Added Silver: "It's fantastic and a great statement about this league that these important stakeholders think it's important enough that they have an obligation to the game where they should be sitting down and talking to each other ... The fact that we have players and referees sitting down and talking about these issues can only improve things."
Well, that remains to be seen.
Dating back to Roberts' predecessor, Billy Hunter, the NBPA has a long history of talking big but failing to follow through with action and engagement from the union membership. This time, though, players appear to understand they need to be involved in forging better relations with officials.
"We've got to do a better job of just focusing on the game at times, but there's passion involved," Kevin Durant said. "And sometimes it's heat of the moment, and we get that. It's never personal."
The action points released in the joint statement by the players and refs read a lot like an initiative the NBA announced in late January. That program is spearheaded by newly installed senior vice president and head of referee operations Michelle Johnson and former referee Monty McCutchen, who was elevated to vice president and head of referee development and training in December.
"We may have slid a little bit back to old practices," Silver added last weekend, implying the refs may have a point when they grumble privately about players once again having too much leeway when they argue about calls.
Among other things, the league program calls for regular meetings between the officiating staff and teams to discuss rules interpretations and on-court conduct; a re-emphasis of the "respect for the game" rules to ensure "consistent enforcement;" expanded rules education for coaches, players and team personnel; and conflict-resolution training for referees.
In January, the Trail Blazers became the first team to retain a former referee as a consultant—former NBA and WNBA director of officials Don Vaden—to help educate players on rules interpretations and referee interactions. Earlier that month, Vaden left the league office after nearly 30 years as a referee and officiating supervisor. The move was announced by McCutchen, the league's highest-graded referee before he was moved off the floor into his current management role.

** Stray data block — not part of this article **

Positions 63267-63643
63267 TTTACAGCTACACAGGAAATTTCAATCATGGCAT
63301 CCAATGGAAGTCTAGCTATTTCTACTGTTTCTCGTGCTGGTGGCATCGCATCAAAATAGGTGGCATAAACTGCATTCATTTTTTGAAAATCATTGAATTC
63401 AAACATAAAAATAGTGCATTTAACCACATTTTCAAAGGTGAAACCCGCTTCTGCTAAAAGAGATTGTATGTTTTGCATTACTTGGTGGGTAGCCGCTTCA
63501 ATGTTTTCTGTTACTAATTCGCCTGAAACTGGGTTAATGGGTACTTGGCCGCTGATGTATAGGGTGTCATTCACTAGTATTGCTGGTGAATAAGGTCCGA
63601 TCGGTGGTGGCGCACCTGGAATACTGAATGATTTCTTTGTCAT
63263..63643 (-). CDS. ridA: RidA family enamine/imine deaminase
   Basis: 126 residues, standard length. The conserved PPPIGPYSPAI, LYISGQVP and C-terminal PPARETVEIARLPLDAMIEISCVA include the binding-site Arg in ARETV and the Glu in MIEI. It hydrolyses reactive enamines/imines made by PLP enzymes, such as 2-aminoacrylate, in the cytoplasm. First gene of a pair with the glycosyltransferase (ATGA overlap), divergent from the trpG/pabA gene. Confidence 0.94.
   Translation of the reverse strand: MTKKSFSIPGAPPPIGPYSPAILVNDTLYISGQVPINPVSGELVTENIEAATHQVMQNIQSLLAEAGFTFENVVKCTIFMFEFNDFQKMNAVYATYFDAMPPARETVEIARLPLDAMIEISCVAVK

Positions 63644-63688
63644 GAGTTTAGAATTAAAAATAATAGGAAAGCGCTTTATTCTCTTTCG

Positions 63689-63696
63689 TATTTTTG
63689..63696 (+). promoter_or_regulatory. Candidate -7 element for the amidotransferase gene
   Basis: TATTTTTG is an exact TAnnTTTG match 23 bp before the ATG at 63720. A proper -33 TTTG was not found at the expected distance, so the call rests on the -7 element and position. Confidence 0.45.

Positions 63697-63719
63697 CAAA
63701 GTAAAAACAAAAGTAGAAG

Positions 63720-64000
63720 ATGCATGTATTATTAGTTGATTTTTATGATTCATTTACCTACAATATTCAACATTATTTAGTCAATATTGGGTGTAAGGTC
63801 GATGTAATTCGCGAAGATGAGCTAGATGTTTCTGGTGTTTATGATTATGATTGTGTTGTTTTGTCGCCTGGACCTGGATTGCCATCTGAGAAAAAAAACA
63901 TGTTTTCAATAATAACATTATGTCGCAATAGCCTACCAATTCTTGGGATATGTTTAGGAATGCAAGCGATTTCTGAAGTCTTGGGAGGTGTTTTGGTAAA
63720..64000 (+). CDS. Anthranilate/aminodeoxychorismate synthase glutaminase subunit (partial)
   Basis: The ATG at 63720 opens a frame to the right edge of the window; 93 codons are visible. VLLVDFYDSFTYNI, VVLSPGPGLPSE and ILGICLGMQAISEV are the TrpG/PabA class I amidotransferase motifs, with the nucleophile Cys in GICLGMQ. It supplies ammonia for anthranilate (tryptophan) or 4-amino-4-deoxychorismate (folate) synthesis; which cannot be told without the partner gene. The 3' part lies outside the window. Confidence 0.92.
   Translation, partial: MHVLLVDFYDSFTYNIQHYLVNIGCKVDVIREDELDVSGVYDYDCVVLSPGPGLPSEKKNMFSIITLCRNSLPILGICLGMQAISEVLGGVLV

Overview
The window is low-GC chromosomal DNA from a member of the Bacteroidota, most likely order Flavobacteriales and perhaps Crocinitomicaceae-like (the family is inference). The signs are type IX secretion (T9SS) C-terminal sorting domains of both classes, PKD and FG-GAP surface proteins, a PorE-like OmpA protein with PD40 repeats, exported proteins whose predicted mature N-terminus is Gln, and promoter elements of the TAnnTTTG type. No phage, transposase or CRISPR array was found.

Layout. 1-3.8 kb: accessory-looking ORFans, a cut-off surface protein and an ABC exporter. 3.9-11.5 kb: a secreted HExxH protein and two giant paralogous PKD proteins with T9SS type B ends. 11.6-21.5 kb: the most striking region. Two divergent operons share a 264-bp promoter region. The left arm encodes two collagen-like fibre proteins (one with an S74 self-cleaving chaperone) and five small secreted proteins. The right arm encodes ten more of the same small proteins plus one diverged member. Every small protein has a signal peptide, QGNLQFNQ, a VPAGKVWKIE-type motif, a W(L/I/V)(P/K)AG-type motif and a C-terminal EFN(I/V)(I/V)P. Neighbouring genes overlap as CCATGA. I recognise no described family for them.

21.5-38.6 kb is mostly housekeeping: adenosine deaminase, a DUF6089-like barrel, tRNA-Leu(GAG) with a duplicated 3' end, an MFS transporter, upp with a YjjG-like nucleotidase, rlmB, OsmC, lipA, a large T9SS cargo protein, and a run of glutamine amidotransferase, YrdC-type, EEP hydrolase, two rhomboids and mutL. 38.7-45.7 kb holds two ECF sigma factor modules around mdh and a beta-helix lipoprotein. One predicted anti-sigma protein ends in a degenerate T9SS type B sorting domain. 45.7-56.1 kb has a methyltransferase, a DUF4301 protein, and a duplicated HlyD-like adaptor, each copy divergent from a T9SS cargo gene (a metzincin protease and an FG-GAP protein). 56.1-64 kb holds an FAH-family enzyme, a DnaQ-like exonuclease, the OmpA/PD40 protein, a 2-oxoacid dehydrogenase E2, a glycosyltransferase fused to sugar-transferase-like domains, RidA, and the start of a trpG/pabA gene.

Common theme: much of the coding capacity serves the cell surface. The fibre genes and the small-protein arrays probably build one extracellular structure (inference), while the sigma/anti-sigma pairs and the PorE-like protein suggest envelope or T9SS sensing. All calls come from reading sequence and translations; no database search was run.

That combination—McCutchen off the floor and Vaden out of the league office—raised eyebrows in front offices around the NBA, multiple league sources told B/R.
"I realize some people could view that as a step back," Silver said. "But the notion was, over time we'd be getting more out of Monty to the extent he'd be responsible for the direct training of our officials and not just as an official on the floor."
The training and seasoning of an officiating staff that has gotten younger and less experienced in recent years will take time, though the demands of the job—and the scrutiny of officials—have only gotten more rigorous.
"It starts at the top," Durant said. "For some reason, it feels like they're a little bit more on edge. I don't know what's going on when they go back and watch film or go back and get evaluated, but something is a little different."
Durant seemed to be implying that the ever-growing scrutiny on the referees' on-court performance—including the "last-two-minute reports," which divulge both correct and incorrect calls and non-calls in crunch time—has them under more pressure than ever.
"So I don't think it's the players, and I don't think it's the refs," Durant said. "It's somebody else that's probably in the middle of the relationship that's probably making it worse."
Asked to elaborate, Durant said, "Y'all can figure that out on your own, but I think the players and the refs want to have a good relationship, but somebody's in the way."
From all sides, the hope is that confronting the issues and discussing them openly will make the situation better.
"It has to be a process of both sides communicating more," Spurs All-Star LaMarcus Aldridge said. "It has to be respect to both sides, players to referees and vice versa. I think that has to be something that's looked at, and it will take some time to build that relationship so both sides feel comfortable with it."
We'll see how much progress has been made when play resumes after the All-Star break Thursday night—more specifically, when the first few whistles are blown.
Ken Berger covers the NBA for Bleacher Report. Follow him on Twitter: @KBergNBA.